I found this interesting, a quick read, and, while heartbreaking, well researched and written. It will be published March 9, 2021 - if you like historical true crime check it out.

Also if you are interested in historical true crime - the podcasts Tenfold More Wicked @tenfoldmorewicked by @exactlyright and Crimes of the Centuries  @centuriespod by @obsessednetwork are amazing! Well researched, well narrated and so interesting. Do you have more? Share!!!

#maniac #haroldschechter #netgalley #historicaltruecrime #truecrime #bookstagram
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An interesting book in which I learned about an event I hadn't heard of before. This felt like a brief synopsis of the story so while it was interesting, it seemed a bit short. I would have liked to have learned more about the people involved.
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"Harold Schechter, Amazon Charts bestselling author of Hell's Princess, unearths a nearly forgotten true crime of obsession and revenge, and one of the first - and worst - mass murders in American history.

In 1927, while the majority of the township of Bath, Michigan, was celebrating a new primary school - one of the most modern in the Midwest - Andrew P. Kehoe had other plans. The local farmer and school board treasurer was educated, respected, and an accommodating neighbor and friend. But behind his ordinary demeanor was a narcissistic sadist seething with rage, resentment, and paranoia. On May 18 he detonated a set of rigged explosives with the sole purpose of destroying the school and everyone in it. Thirty-eight children and six adults were murdered that morning, culminating in the deadliest school massacre in US history.

Maniac is Harold Schechter's gripping, definitive, exhaustively researched chronicle of a town forced to comprehend unprecedented carnage and the triggering of a "human time bomb" whose act of apocalyptic violence would foreshadow the terrors of the current age."

I love that America's thirst for true crime is going back to all these older cases that lend such insight in the present day.
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I found this one difficult to connect with. It wasn't an easy book to read and I found myself avoiding picking it up so ultimately it's a DNF, sorry.
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Maniac tells us the story of Andrew Kehoe and how he came to be one of the first mass murderer in the United States.

I thought it was an interesting book with an intersting topic. We have several books about modern mass killings, but not that many when it comes to 19th and 20th century mass murders.

This book was quite detailed, which is something I enjoyed. We get to read about the people around Kehoe, about the school history, what the kids were doing right before the explosions, etc. It was more like a fiction than a historical recount.

That fictional aspect bothered me a little though. It blurred the line a bit with the real facts for me. How real were the conversations we get to read in the book ? How accurate is the thinking of everyone, the details of their lives ? I believe the author did a lot of research before writing this, but as I didn't read his sources, I'm not sure what was romancized for the reader's sake and what was not.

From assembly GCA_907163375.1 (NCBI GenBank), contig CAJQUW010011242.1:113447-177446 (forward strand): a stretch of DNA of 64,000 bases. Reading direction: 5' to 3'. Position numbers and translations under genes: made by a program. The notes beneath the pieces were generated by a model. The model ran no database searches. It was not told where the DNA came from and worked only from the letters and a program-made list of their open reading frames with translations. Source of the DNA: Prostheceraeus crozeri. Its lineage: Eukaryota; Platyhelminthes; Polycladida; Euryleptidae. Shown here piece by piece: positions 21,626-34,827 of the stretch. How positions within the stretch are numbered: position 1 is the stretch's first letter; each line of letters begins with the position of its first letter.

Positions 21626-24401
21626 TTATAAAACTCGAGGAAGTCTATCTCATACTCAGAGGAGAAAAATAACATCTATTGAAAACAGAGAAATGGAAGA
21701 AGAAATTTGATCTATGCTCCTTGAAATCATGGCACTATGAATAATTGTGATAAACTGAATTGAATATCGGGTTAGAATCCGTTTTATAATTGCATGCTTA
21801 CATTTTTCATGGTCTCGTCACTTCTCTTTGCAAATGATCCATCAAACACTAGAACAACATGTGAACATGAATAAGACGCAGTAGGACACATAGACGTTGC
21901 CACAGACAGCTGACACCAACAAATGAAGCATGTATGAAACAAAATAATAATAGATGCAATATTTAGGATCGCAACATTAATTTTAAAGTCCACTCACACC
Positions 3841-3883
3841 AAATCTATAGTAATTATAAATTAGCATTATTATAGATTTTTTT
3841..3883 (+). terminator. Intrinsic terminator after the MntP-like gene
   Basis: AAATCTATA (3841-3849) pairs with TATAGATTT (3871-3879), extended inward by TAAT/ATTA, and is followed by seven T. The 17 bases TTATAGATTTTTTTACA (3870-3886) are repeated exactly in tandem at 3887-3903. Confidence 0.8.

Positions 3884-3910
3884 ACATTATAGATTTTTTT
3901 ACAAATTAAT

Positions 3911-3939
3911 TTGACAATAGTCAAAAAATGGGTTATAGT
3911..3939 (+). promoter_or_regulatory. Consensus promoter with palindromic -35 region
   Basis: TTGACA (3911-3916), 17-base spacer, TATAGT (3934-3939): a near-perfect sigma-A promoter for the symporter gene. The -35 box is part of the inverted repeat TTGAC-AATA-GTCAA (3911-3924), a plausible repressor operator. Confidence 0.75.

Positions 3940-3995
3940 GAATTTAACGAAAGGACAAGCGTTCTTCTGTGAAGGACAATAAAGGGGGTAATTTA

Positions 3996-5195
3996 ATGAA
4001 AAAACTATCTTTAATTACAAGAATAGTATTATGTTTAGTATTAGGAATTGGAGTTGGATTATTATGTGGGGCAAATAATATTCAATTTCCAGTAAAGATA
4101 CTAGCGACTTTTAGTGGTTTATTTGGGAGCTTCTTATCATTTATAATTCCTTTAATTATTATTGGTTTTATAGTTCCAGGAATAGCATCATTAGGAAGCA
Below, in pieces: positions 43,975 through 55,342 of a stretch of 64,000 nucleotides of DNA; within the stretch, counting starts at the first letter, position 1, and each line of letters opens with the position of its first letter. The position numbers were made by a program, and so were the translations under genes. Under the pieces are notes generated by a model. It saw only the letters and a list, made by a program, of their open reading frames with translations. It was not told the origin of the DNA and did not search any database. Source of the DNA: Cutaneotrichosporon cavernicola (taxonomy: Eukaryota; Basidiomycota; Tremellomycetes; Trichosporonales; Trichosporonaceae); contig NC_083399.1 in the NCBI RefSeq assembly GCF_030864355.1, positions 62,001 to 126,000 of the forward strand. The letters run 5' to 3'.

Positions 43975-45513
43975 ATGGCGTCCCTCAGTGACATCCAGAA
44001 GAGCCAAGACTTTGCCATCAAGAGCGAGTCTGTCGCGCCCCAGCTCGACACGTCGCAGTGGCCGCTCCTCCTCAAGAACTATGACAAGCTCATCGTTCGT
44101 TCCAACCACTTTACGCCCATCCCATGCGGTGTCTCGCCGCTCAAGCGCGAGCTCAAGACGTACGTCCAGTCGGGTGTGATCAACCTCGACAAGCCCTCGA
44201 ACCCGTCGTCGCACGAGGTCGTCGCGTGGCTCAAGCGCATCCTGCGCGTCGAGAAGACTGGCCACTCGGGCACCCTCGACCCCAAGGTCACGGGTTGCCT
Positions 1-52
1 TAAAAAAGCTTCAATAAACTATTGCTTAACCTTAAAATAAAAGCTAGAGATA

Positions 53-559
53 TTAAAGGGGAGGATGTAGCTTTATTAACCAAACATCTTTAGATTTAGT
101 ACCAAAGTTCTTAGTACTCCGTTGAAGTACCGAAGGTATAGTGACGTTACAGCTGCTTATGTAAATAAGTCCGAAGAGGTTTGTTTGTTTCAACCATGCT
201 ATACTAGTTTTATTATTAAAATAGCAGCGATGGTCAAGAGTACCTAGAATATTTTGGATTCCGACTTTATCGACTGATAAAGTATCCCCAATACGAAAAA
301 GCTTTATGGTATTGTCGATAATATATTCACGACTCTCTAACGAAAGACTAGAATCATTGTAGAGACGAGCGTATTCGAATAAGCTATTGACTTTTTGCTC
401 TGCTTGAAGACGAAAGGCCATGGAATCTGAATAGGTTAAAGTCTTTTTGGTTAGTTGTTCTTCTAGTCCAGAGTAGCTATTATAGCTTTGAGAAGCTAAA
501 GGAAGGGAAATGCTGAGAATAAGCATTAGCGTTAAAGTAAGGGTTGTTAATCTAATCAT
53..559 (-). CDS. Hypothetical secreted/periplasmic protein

I also got lost a little in the book as we get many POVs. We get Kehoe's family, his neighbours, teachers, etc. At some point we even have Lindbergh chapters ?? I hope this is because some sources were their journals !

Unrelated to the writing, I would have enjoyed some illustration. Photography was already a thing in 1927, and I'm sure such a big event has been documented by local and national press. It would have lessened the "I'm reading fiction" effect.

Overall, it was an interesting and informative read, but I wished it had felt more like the historical tale it is rather than a novel.
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Thank you to the publisher and NetGalley for this book in exchange for honest review. I was excited to read this mainly because I have heard the author writes true crime well, and I am a true crime fan. 
However, I was disappointed. This felt more like the results of a well compiled google search and didn’t provide any insight or new information. I was disappointed that the names of the victims were not extensively included in the book either. That seems like crucial information and a great way to honor the victims. 
Overall, I have to say I have listed to true crime podcasts that did a better job of recounting the information. 
On a positive note, I will say I felt the writing style was great and flowed well, I just wish the content itself had been presented with some deeper analysis and research
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I found this book interesting because the events outlined are not well known outside the local area where they happened.  I really wanted to like this book better, but I found it to be rather disjointed.  There was a ton of building up information, then the chapter about Lindbergh seemed unnecessary and then the part about the actual crime seemed rushed.  Unfortunately, I didn't really connect well with this book.